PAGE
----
This pre-empted the outcome of the 2015 review and presumed that Britain would retain nuclear weapons, with only delivery methods up for discussion. We could not get it removed.
If the Forum had followed the pattern of previous occasions, it would have stopped there. The unions and the frontbench would have stayed up till 5 a.m. on Sunday, negotiating on a range of employment issues and, in return, voting down any pesky left-wing amendments in the final session. Instead talks continued through Saturday with union representatives helping to mediate, and agreement was reached at 10 p.m. The sentence was dropped, the 2015 review would examine all capabilities including nuclear, and it would cover cost implications as well as strategic necessities. The document still states
“Labour has said that we are committed to a minimum, credible independent nuclear deterrent, delivered through a continuous at-sea deterrent. It would require a clear body of evidence for us to change this belief.”
but this reflects current, not necessarily future, policy. It can be changed.
Meanwhile discussions elsewhere reached consensus on disability rights, taking competition out of the NHS, tribunal fees, legal aid, zero-hours and short-hours contracts, agency workers, immigration, local government funding, housing, the Middle East, the minimum wage, the living wage, Royal Mail, the railways, science and technology, mental health, fracking, animal welfare, Lords reform, reducing smoking and consumption of alcohol, fats and sugar, reaffirming all-women shortlists, youth services, careers advice, sexual and relationship education, and even the 11-plus (recognising that selection at age 11 damaged education for all children, but stopping short of abolishing existing grammar schools).
By Sunday morning almost everything had been resolved. Partly this resulted from advance work, particularly with the unions, and while some tabled wording showed signs of having been agreed before the Forum started, this seemed more sensible than starting at square one with only 48 hours to get to a conclusion. And partly from a willingness to meet halfway from both sides, including the shadow ministerial teams, for which Angela Eagle, and also Ed Miliband as leader, deserve credit.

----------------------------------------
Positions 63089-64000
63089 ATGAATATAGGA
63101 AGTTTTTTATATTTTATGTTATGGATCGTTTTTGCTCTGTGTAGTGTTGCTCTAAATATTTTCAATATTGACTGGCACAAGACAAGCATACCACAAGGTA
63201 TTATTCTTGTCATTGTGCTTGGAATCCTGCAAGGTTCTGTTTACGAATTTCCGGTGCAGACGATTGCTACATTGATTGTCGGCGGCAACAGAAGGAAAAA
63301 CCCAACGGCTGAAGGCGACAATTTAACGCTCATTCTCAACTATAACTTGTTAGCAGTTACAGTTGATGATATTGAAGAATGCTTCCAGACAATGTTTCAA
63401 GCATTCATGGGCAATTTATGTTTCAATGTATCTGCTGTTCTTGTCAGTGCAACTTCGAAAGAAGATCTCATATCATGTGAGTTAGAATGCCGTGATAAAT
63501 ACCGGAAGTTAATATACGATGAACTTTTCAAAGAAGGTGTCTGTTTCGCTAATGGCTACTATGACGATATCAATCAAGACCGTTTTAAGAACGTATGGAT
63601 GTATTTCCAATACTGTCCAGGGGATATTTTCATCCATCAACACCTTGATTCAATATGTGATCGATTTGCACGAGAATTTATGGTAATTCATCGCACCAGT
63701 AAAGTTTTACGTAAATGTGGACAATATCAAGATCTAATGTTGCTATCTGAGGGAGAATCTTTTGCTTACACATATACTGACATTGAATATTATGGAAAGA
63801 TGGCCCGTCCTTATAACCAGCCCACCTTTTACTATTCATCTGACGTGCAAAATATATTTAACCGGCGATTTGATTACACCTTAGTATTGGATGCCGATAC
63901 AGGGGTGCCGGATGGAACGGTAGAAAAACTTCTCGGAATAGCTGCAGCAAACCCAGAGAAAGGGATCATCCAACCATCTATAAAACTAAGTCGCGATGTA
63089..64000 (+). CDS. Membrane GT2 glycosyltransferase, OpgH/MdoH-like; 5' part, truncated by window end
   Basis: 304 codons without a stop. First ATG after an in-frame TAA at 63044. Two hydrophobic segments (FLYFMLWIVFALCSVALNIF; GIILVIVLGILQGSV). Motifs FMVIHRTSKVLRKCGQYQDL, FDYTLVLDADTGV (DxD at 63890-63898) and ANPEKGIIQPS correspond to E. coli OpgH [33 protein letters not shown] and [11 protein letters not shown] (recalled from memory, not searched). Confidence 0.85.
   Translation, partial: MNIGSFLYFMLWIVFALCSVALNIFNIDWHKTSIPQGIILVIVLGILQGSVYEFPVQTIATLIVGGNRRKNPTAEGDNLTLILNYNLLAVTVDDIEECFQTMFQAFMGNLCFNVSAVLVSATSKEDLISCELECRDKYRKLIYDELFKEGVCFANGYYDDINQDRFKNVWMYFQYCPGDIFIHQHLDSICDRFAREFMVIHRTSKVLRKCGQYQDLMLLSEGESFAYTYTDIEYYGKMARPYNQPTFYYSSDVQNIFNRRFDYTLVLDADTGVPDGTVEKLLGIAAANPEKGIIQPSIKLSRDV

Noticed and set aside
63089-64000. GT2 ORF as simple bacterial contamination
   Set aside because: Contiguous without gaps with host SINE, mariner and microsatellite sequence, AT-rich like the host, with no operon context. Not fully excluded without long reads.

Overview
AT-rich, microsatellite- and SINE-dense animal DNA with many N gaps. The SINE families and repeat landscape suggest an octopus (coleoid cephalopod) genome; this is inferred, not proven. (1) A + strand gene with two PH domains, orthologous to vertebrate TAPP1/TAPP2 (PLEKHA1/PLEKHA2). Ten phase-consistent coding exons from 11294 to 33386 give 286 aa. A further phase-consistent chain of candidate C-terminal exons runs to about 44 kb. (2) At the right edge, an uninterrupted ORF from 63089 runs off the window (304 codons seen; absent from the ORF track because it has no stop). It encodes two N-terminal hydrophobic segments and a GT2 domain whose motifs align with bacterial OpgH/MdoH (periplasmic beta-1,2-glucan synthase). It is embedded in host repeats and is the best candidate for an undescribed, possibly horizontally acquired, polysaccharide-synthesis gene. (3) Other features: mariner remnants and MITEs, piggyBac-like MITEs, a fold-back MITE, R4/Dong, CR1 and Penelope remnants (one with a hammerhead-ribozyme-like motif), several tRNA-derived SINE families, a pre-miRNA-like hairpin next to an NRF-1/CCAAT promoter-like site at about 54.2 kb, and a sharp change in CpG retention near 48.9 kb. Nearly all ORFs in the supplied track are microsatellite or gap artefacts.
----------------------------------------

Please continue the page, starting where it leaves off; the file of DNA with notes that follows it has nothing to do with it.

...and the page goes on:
Just one amendment remained: George McManus’s addition of the words
“We recognise that the cost of living crisis is inextricably linked to government’s self-deflating austerity agenda. That is why we will introduce an emergency budget in 2015 to reject Tory spending plans for 2015/16 and beyond and set out how we will pursue a policy of investment for jobs and growth.”
Most similar amendments had been withdrawn in favour of wording which said that Labour would take a different approach from the current government, setting out policies for jobs and growth, tackling wealth and income inequality, driving up wages, and maintaining the universal principle in a social security system which worked to end poverty. Changes to the 2015/16 spending plans would be fully costed and set out in the manifesto. Unsurprisingly the amendment was lost by 14 votes in favour to 125 against.
So it was a rewarding weekend compared with past unpleasantnesses, and hopefully the outcome will inspire activists, supporters and voters. But while constituency representatives made real efforts to take forward amendments from local parties the Forum is still, unlike annual conference, a closed process, and the wider membership has to judge whether they have been sufficiently heard.